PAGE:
King took the chair opposite her. It didn’t wobble, she noticed.
“Anything you want to tell me, Miss Hayworth?”
“Did you know that the New Dawn church has been picketing the Fortune Teller’s Café?”
“Yeah,” he said, his voice thick with sarcasm. “I think I might have noticed them.”
“What do you know about Reverend Carver?”
“Am I really going to have to remind you that I’m the one asking the questions?” He pulled a leather-bound notebook from the breast pocket of his jacket, and opened it upon the table.
“Am I under arrest?” She hated that I’m-the-one-asking-questions routine.
His face darkened. “No. Did you know the woman?” He drew a shortened pencil from his pocket and licked the tip.
“No. Aren’t you afraid of lead poisoning?”
“No. Why were you on that dock?”
“I like docks.” This at least was true. It was as close to walking on water as she’d ever get. Boats made her seasick.
“Not a good time to be a smart ass.”
“It’s a defense mechanism.”
“If you’re innocent, you’ve got nothing to be defensive about.”
“You’re right. Ask me something else.” She squared an ankle over one knee.
“How did you know she was under the dock?” The Sheriff scribbled something in his notepad.
“I didn’t.” The image of the crawdads bobbed to the surface of her mind and Riga shuddered, pushed it away.
“In my experience, women don’t reach into the water to see what’s at the end of a clump of hair.”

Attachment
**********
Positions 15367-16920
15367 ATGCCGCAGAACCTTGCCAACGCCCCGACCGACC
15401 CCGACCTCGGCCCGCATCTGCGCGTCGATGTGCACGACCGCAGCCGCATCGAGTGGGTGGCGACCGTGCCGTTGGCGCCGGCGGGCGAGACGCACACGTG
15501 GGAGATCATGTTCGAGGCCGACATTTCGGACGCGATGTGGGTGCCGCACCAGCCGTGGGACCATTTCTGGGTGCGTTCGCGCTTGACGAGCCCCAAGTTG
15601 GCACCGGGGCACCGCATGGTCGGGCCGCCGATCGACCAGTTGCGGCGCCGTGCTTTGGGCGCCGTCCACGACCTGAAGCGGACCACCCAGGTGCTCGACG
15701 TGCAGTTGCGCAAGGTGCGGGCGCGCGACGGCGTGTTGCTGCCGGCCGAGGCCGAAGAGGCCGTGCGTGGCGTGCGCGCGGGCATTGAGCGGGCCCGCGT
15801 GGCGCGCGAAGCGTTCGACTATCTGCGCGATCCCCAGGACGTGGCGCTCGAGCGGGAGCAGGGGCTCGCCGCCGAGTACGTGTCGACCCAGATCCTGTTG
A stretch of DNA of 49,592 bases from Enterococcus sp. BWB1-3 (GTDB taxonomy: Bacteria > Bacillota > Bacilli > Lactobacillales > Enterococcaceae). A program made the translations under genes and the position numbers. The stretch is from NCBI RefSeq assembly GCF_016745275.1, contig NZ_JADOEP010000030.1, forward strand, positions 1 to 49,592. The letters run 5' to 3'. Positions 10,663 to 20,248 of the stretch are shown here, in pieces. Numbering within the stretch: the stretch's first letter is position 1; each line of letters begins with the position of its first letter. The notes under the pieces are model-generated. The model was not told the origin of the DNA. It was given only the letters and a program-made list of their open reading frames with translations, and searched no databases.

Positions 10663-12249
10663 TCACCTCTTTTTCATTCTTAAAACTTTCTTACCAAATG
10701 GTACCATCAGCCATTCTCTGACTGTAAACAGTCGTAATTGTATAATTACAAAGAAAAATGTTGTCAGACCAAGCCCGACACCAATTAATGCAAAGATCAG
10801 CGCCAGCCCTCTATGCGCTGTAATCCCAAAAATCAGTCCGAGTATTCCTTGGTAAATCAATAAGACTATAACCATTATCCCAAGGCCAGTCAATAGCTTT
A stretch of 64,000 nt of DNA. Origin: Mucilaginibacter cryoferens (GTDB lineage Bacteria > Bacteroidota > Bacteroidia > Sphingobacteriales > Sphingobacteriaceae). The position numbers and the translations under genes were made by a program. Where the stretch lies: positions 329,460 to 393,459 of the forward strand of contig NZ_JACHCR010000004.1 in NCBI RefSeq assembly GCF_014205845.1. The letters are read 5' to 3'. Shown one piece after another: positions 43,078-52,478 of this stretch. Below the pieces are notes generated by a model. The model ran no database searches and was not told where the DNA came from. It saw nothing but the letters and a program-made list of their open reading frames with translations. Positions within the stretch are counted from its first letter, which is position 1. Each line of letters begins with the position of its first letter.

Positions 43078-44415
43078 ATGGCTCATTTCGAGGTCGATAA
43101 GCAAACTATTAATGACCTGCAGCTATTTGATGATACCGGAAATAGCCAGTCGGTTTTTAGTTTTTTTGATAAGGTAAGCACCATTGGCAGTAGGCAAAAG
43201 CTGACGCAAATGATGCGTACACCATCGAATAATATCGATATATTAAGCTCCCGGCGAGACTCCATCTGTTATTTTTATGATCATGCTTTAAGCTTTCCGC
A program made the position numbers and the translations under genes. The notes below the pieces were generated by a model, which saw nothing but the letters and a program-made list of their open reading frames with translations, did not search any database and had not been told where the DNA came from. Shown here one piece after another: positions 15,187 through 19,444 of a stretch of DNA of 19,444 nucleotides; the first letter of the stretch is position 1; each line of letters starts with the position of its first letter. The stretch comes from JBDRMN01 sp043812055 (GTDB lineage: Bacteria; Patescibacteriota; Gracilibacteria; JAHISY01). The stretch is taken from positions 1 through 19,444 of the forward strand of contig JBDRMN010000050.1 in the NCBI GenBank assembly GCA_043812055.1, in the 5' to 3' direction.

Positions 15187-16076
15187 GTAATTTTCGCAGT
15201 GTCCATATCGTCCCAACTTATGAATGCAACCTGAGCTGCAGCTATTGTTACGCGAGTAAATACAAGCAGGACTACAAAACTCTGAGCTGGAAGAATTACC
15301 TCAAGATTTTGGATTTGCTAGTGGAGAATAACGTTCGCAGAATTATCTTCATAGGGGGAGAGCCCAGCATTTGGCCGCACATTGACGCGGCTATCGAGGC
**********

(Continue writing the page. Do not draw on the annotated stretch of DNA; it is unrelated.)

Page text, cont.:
Riga lifted one eyebrow. “How many women do you know who’ve had the opportunity?”
He crossed his arms across his chest, where they rested atop his gut, and gave her a beady look. “So how did you know she was under the dock?”
The grilling went on for another forty minutes, before it was interrupted by a soft knock on the door. A female deputy stuck her head in, jerked it toward the hall. The Sheriff lumbered out of his chair and closed the door behind him, leaving Riga the room.
Ten minutes later the door opened and Donovan walked in, the edge of his black wool coat swirling about his knees. His fist clenched around a pair of black leather gloves. With the other hand, he tugged a gray scarf from around his neck. He was followed by a stately looking black woman with graying hair cropped close to her scalp. She wore a red skirt and blazer with matching boots. A chocolate-brown fur coat was draped over her arm. Mink, Riga wondered?
“I can see life with you will never be dull,” Donovan said. “You’ve been sprung.”
Riga exhaled noisily, feeling the muscles around her heart loosen. She stood to face him. Getting bailed out by Donovan hurt her pride but she was glad to be free. “Thank you.”
He gestured to the woman beside him. “This is Sharon Williamson, your lawyer. Thank her.”
“We should talk about the situation tomorrow morning, Miss Hayworth.” The attorney shook Riga’s hand and the grip was firm without being bone-crushing. “The Sheriff doesn’t have enough to hold you but you are a person of interest. Nine o’clock?”
“I think we start shooting at nine.”
“Eight o’clock then. I’ll meet you at the penthouse.” She nodded to them both and strode from the room.
Riga grabbed her satchel from the table and slung it over one shoulder. “Ms. Williamson knows how to control a conversation.”
“She’s the best. That’s why she works for me. Pen’s waiting outside with the camera crew.”
“Hoping to film my perp walk?” She leaned against the table. Leaving the station just got a lot less appealing, but at least it wouldn’t be in handcuffs.